He would chase me around the house, call me names and spy on my friends and me. I wasn’t innocent either, after all, we were siblings. He got me and I got him. There was one time, I think I was 14 and he was 11, while I was on the bed minding my own business (reading a book I think), he pulled the back of my bra strap and my shirt over the top of my head. I was irate, screaming “I’m telling” while giving him some good whacks. Those were the days we loathed each other.
It was shortly after that, my brother Patrick was diagnosed with a rare cancer. C A N C E R. Just the word when I was 14 was confusing and scary. Something that happened to people I didn’t know. I’ll never forget being called down to the counselors office in school and having them talk to me like I had lost a family member. I remember thinking, “he’ll go to the hospital and he will get better, no worries. Everything will be alright.”
That summer my sisters and I went to my grandparents’ house while mom and my brother went to Seattle Children’s Hospital. At 14, leaving behind friends and my mom was hard. I didn’t really think much about what they were going through because I didn’t really understand the severity of the situation.
Summer went by and we were given a choice to go to Seattle and live in and around the Ronald McDonald house or we could stay at my grandparents. We chose living in Seattle. We were around other siblings who were going through what we were going through. Best of all we were with my bother while he was in the hospital.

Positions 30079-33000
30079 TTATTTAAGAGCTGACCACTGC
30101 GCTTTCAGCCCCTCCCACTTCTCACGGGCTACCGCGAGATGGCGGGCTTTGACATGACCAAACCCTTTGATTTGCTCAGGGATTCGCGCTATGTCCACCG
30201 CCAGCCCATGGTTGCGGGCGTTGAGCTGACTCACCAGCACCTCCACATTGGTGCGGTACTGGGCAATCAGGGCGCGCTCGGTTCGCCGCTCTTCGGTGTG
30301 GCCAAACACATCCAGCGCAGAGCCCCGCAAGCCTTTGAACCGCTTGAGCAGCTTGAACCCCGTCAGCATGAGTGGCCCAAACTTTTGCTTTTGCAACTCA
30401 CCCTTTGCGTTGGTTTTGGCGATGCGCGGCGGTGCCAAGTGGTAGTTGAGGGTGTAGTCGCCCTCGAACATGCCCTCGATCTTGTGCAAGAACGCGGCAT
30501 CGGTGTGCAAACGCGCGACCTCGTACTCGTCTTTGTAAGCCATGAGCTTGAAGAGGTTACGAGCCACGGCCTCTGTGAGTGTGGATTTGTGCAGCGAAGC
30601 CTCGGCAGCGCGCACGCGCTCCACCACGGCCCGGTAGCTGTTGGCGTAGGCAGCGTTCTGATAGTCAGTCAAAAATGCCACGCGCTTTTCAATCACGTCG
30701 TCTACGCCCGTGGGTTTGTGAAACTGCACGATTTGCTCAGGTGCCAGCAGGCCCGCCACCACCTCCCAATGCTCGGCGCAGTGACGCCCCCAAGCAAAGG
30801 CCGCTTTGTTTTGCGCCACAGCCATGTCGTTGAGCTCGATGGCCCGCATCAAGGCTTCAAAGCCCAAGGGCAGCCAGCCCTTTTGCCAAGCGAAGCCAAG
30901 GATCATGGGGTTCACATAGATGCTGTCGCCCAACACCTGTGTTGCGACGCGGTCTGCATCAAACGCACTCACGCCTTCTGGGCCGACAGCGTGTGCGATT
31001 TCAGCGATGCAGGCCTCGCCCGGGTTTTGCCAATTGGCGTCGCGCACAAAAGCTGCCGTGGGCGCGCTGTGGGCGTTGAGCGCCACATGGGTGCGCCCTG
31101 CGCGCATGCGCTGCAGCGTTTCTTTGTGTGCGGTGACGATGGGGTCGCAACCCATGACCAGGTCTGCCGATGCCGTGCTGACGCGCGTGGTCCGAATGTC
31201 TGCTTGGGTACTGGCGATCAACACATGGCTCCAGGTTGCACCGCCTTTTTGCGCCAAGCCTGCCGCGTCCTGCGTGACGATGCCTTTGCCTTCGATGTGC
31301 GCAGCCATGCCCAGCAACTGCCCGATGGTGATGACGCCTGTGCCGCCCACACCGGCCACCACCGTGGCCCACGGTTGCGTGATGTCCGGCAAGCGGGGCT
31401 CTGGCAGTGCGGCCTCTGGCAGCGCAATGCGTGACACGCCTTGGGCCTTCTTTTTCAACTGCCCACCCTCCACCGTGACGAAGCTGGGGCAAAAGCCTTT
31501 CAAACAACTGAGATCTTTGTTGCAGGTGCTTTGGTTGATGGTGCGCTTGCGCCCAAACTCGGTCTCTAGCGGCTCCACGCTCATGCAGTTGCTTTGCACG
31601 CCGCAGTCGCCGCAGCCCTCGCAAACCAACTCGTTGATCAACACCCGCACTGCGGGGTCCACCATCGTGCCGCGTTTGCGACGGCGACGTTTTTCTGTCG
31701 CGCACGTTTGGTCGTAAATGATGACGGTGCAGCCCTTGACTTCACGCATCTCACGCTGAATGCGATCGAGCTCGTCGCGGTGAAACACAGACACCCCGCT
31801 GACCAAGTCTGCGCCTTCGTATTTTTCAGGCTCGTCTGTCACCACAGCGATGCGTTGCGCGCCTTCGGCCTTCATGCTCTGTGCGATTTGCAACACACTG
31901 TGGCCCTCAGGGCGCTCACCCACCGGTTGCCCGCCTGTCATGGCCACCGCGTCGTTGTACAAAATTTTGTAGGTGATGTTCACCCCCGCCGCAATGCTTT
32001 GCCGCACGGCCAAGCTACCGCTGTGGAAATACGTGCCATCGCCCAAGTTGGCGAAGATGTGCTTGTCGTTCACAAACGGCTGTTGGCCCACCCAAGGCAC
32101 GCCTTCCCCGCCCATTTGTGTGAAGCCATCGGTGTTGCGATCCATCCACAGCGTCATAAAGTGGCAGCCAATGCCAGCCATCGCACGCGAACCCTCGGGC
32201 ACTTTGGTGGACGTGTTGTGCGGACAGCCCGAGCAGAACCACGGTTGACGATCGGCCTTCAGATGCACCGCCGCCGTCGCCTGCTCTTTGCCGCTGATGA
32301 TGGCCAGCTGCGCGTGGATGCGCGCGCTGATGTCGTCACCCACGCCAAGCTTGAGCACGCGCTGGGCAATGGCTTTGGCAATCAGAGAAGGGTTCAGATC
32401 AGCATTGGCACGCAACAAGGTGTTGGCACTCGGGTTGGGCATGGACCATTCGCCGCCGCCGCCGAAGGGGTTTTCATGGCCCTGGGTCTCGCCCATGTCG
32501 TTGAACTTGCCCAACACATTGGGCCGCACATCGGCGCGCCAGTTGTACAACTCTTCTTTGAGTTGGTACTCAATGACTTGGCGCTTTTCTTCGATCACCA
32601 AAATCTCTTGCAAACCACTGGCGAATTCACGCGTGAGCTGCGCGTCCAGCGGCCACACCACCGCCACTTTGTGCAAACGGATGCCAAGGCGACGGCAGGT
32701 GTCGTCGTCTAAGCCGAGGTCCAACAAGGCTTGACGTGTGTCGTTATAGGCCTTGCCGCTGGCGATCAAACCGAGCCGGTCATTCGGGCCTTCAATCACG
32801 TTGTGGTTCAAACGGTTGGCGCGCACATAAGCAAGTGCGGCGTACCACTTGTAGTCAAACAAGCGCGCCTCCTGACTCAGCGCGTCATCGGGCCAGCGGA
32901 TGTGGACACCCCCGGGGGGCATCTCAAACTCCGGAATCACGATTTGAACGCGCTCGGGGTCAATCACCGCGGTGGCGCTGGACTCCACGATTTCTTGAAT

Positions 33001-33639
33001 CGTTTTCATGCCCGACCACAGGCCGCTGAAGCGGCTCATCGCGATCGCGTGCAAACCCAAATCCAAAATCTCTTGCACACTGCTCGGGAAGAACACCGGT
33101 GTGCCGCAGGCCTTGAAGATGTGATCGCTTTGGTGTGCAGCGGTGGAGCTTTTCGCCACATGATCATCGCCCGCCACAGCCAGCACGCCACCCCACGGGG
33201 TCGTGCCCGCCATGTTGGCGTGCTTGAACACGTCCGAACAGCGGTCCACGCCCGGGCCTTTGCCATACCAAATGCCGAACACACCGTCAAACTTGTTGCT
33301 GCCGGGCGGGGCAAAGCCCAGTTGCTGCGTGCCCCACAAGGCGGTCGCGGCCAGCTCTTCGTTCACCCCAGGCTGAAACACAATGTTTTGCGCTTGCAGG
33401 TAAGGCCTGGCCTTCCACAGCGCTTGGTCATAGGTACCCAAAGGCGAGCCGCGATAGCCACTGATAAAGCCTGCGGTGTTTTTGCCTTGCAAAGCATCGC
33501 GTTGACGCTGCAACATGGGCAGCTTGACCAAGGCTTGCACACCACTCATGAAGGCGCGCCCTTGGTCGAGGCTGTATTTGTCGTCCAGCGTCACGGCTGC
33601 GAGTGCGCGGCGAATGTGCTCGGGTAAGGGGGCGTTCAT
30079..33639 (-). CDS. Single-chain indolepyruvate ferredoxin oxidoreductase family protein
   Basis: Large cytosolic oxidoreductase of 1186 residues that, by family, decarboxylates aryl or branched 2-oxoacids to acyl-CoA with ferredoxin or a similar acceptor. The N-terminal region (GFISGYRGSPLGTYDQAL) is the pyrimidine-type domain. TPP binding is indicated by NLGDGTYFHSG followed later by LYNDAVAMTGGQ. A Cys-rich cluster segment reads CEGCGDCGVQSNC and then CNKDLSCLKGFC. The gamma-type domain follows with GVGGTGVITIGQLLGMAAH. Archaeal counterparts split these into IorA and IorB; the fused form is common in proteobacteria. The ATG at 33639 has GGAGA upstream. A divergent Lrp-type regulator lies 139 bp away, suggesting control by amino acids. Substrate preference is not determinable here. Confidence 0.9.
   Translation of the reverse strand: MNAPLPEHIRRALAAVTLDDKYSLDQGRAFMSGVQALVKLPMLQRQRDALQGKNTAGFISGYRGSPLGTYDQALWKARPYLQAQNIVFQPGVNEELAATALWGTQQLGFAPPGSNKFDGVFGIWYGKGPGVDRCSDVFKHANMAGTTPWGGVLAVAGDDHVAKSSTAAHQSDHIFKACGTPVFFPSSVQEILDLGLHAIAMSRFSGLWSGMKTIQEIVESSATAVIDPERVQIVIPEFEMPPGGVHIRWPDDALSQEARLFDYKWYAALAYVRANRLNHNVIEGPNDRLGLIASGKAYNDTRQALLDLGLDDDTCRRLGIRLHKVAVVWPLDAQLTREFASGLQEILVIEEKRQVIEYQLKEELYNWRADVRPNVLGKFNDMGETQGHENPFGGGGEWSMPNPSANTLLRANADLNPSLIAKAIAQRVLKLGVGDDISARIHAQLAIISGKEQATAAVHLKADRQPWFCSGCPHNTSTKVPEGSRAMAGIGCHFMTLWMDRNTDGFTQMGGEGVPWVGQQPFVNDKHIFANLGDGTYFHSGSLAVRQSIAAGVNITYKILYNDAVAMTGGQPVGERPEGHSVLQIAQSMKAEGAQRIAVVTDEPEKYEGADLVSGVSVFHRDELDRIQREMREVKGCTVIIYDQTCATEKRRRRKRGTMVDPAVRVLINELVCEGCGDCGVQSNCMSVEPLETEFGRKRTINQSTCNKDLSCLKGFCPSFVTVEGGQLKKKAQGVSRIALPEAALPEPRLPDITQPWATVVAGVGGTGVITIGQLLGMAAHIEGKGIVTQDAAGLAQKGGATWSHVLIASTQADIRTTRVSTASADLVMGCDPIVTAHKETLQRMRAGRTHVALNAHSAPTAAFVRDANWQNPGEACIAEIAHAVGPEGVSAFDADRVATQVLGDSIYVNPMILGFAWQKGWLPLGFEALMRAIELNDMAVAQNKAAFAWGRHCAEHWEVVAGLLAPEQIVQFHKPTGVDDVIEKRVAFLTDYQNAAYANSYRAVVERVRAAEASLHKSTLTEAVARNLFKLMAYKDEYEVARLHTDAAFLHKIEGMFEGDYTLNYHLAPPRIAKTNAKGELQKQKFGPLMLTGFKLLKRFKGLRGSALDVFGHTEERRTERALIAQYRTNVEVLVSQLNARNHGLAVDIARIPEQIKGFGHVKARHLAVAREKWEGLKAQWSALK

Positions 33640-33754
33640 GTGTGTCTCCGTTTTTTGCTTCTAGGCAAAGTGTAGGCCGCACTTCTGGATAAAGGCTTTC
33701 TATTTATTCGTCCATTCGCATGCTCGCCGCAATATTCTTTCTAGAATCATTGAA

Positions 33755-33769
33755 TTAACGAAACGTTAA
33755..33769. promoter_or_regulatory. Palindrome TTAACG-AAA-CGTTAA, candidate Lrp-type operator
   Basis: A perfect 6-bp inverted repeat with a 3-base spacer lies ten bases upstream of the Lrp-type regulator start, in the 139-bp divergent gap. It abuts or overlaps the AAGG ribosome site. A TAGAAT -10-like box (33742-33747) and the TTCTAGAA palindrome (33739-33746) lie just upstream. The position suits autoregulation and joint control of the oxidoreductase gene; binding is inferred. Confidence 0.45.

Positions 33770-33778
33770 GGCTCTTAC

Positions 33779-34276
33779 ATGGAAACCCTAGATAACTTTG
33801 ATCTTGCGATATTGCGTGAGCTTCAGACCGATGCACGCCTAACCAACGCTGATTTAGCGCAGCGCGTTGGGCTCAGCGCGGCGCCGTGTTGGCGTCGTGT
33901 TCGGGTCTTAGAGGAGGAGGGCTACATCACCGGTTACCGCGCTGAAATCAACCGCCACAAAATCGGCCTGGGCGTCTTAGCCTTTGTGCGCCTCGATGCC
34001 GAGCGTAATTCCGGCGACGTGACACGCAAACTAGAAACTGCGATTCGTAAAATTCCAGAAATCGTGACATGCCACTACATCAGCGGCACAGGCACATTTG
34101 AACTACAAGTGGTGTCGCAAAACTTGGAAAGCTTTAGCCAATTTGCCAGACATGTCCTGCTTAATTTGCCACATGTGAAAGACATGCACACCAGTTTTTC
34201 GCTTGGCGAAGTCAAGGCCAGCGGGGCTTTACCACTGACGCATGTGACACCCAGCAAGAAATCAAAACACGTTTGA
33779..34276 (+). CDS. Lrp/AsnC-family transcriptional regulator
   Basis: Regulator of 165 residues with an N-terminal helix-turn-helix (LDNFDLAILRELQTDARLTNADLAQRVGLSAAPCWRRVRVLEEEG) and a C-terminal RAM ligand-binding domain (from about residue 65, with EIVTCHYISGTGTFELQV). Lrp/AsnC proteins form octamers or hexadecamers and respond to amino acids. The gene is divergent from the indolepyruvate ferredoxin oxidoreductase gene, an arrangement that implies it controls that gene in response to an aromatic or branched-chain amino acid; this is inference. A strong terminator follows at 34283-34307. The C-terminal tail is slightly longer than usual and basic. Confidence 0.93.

I’ll forever remember the night I got to sleep at the hospital with Patrick. He actually asked me to lay in his bed next to him. This was shocking because I was “gross and annoying”. I tried not to make it a big deal and said, “okay, fine.” He slipped his blanket over my legs, put his arms around me and told me he loved me. I am so grateful for that moment.
A year went by and after a big surgery, learning to walk again, and lots of chemo and radiation he was sent home. His scans were clear. YES! Clear scans. I knew it; he was fine after all. We all got to go home and we could start a “normal life.”
But that dream was short lived. Not long after he was home, he was in pain. Lots of pain. A medical flight back to Seattle was required to check him out. His scans were not clear; he was covered in tumors. At this point there was nothing they could do but try to keep him pain free. I still can’t put in to words what that felt like to me. I questioned why would God do that or if there really was a God. For a long time I was unsure of everything. I was hardened. I tried to ignore it, so it would go away.
A few days later he passed away and we all said goodbye. The growth that has happened since, in every aspect of my life is a gift. For those of you who have loved and lost, I hope you find a way to discover the blessings buried in your struggle. It is so hard, and the pain leaks out everywhere, but in my case at least, it did make me stronger.
This year marks the 20th anniversary of my brother’s passing, and while time does heal some wounds, it does not erase the scars entirely. I still find myself wanting to do more to remember him, so I sat down and wrote this post because telling his story is one way I can carry him with me. Other days, I do it by smiling to myself at the bittersweet memories of him chasing me around the house, or making fun of me, or being silly with me. And other days, I allow my heart to be filled with joy as I watch my own kids do the same to each other.
I now know there’s a reason for everything.
Patrick’s life will forever have a huge impact on my family, including my kids, who will only know him through my wonderful memories.